Sophie Scholl (Photo: Jürgen Wittenstein/akg-images/Mondadori Portfolio)

Sophie's living heart

Sophie Scholl, protagonist of the adventure of the White Rose, a group of young people that fought against the Nazi regime in Germany, was born on May 9, 1921. This is her story.
Benedetta Quadrio

Sophie Scholl, the fourth of six children, was born on May 9, 1921 in Forchtenberg, into an evangelical family, and then moved to Ulm at the age of twelve. Her father opposed National Socialism from the very beginning, so much so that his children remember him reciting Goethe's verses every morning in front of the mirror: "Always resist / the opposing forces; / never bend, / be firm, / summoning the help / of the divine".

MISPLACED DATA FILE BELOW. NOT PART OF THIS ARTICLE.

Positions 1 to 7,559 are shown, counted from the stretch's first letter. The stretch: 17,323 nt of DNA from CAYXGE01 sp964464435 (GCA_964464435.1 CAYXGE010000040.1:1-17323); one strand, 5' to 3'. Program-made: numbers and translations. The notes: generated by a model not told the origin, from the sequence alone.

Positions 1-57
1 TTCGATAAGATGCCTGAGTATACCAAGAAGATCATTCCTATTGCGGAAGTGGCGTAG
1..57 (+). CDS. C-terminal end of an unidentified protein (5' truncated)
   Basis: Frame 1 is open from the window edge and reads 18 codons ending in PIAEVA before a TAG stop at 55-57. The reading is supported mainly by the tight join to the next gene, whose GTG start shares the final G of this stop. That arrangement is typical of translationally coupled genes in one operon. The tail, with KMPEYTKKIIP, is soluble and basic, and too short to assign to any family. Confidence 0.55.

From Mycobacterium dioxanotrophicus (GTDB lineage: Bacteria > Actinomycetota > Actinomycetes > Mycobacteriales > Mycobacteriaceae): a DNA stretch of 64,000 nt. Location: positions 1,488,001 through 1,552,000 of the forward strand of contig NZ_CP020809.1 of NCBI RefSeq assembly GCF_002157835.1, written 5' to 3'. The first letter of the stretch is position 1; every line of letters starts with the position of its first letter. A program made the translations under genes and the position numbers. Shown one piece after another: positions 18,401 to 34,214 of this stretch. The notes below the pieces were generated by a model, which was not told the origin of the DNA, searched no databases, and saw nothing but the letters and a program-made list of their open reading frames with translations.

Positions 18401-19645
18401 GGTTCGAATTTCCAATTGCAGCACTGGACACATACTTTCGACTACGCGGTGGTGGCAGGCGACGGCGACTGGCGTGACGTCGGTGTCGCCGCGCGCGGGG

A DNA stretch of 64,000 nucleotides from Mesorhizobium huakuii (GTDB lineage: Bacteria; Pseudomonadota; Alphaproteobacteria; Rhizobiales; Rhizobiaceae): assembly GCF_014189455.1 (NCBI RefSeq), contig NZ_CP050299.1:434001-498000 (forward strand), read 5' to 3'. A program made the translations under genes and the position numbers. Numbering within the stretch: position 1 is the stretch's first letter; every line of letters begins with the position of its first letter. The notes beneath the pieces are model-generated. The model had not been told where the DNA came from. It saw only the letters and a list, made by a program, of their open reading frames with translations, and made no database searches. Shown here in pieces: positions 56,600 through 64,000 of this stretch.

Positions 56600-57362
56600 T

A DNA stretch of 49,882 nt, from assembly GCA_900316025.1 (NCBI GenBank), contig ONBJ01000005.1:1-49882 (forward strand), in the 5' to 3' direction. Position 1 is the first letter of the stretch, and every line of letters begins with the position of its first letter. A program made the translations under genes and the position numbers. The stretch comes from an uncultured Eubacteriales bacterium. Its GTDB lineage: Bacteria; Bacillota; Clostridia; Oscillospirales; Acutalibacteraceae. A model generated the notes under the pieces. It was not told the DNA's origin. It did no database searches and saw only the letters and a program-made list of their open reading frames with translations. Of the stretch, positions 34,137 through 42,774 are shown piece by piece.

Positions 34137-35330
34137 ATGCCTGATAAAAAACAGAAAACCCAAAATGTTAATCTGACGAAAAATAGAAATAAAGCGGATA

Despite her father's opposition, Sophie’s idealistic impetus and boundless love for Germany led her, along with her siblings, to participate enthusiastically in Hitler's Youth. Soon, however, the contradictions of the ideology became unbearable for her: "Why can’t Luise, with her fair hair and blue eyes, be a member of the Bdm (female branch of the Hitlerjugend), while I with my dark hair and dark eyes am a member”, she asked herself when a Jewish friend was expelled. Thus, following her brother Hans's abandonment of the Hitler Youth, Sophie also increasingly distanced herself from National Socialism.